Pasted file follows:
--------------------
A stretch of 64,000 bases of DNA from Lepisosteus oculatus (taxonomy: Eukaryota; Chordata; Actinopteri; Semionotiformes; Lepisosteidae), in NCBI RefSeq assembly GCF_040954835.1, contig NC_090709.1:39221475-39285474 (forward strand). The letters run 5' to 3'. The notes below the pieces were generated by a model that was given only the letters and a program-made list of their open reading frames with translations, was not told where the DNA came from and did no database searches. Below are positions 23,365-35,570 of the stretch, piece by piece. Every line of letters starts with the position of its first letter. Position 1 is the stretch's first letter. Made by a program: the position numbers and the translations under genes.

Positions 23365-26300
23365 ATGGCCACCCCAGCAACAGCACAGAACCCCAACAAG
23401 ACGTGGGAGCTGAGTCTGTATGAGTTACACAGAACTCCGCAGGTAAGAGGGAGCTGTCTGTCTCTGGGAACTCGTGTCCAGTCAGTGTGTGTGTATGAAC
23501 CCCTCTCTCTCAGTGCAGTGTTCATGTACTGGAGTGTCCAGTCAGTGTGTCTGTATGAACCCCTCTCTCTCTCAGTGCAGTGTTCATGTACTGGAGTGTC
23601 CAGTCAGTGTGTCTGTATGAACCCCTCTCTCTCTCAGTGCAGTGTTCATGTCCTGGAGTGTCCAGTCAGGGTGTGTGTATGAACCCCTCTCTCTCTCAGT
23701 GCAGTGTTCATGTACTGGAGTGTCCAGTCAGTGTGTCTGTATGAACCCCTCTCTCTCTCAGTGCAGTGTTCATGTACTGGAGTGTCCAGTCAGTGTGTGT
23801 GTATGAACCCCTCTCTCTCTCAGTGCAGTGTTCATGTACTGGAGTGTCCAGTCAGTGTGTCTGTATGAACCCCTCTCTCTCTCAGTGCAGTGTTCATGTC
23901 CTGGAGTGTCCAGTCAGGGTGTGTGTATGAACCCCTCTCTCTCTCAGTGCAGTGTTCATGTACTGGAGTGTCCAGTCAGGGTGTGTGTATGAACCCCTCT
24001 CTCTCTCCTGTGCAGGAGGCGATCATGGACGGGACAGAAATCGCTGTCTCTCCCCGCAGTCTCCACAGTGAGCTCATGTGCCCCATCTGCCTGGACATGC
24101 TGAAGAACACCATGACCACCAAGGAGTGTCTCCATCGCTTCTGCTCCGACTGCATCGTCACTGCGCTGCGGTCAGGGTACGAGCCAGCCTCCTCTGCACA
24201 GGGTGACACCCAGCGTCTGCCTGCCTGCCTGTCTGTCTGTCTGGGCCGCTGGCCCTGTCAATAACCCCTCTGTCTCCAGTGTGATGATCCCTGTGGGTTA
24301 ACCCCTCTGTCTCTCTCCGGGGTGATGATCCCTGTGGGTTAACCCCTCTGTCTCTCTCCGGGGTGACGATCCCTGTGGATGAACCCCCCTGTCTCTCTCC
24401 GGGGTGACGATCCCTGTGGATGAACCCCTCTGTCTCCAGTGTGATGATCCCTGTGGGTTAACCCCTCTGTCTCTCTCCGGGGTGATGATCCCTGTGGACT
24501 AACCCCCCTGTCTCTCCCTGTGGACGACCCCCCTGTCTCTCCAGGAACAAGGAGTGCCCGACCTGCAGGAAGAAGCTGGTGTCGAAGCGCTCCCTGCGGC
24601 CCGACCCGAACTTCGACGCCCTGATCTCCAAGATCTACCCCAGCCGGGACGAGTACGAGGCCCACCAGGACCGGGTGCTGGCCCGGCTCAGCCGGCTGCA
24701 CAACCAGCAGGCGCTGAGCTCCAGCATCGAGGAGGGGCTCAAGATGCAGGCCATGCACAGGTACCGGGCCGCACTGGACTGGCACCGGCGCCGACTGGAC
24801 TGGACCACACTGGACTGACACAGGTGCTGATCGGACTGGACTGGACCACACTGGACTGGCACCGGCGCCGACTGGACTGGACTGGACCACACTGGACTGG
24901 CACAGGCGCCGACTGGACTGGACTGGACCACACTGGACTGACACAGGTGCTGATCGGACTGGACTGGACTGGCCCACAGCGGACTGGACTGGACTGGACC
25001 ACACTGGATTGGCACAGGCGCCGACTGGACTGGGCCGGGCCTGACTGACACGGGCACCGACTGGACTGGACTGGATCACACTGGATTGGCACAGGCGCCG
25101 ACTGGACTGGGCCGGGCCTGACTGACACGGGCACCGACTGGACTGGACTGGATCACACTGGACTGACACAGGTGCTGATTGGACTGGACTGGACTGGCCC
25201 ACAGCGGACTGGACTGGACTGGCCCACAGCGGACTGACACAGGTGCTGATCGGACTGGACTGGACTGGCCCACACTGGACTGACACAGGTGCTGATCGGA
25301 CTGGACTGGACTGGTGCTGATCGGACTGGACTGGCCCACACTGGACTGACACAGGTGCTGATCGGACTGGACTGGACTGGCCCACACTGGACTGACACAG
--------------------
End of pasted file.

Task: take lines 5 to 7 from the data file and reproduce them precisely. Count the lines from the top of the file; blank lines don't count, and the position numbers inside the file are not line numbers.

23501 CCCTCTCTCTCAGTGCAGTGTTCATGTACTGGAGTGTCCAGTCAGTGTGTCTGTATGAACCCCTCTCTCTCTCAGTGCAGTGTTCATGTACTGGAGTGTC
23601 CAGTCAGTGTGTCTGTATGAACCCCTCTCTCTCTCAGTGCAGTGTTCATGTCCTGGAGTGTCCAGTCAGGGTGTGTGTATGAACCCCTCTCTCTCTCAGT
23701 GCAGTGTTCATGTACTGGAGTGTCCAGTCAGTGTGTCTGTATGAACCCCTCTCTCTCTCAGTGCAGTGTTCATGTACTGGAGTGTCCAGTCAGTGTGTGT